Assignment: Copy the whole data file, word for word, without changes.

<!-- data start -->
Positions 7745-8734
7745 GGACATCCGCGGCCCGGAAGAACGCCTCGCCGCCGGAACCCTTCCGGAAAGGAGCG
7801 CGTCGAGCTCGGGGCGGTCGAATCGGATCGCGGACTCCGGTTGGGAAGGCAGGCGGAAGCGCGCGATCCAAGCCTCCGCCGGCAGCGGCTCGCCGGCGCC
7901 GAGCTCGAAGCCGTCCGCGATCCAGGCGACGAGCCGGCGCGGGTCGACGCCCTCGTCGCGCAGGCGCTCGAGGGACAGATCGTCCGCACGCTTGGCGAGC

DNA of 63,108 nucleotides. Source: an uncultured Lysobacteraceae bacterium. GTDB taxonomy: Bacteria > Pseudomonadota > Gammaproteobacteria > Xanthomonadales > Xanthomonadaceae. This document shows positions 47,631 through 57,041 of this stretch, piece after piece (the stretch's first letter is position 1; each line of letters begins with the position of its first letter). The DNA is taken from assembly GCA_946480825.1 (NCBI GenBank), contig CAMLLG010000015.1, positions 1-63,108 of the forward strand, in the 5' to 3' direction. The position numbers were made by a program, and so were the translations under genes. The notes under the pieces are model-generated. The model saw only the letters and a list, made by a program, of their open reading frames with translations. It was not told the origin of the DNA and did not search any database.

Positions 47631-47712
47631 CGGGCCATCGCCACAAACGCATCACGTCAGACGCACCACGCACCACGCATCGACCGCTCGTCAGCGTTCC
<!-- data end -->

Positions 7745-8734
7745 GGACATCCGCGGCCCGGAAGAACGCCTCGCCGCCGGAACCCTTCCGGAAAGGAGCG
7801 CGTCGAGCTCGGGGCGGTCGAATCGGATCGCGGACTCCGGTTGGGAAGGCAGGCGGAAGCGCGCGATCCAAGCCTCCGCCGGCAGCGGCTCGCCGGCGCC
7901 GAGCTCGAAGCCGTCCGCGATCCAGGCGACGAGCCGGCGCGGGTCGACGCCCTCGTCGCGCAGGCGCTCGAGGGACAGATCGTCCGCACGCTTGGCGAGC

DNA of 63,108 nucleotides. Source: an uncultured Lysobacteraceae bacterium. GTDB taxonomy: Bacteria > Pseudomonadota > Gammaproteobacteria > Xanthomonadales > Xanthomonadaceae. This document shows positions 47,631 through 57,041 of this stretch, piece after piece (the stretch's first letter is position 1; each line of letters begins with the position of its first letter). The DNA is taken from assembly GCA_946480825.1 (NCBI GenBank), contig CAMLLG010000015.1, positions 1-63,108 of the forward strand, in the 5' to 3' direction. The position numbers were made by a program, and so were the translations under genes. The notes under the pieces are model-generated. The model saw only the letters and a list, made by a program, of their open reading frames with translations. It was not told the origin of the DNA and did not search any database.

Positions 47631-47712
47631 CGGGCCATCGCCACAAACGCATCACGTCAGACGCACCACGCACCACGCATCGACCGCTCGTCAGCGTTCC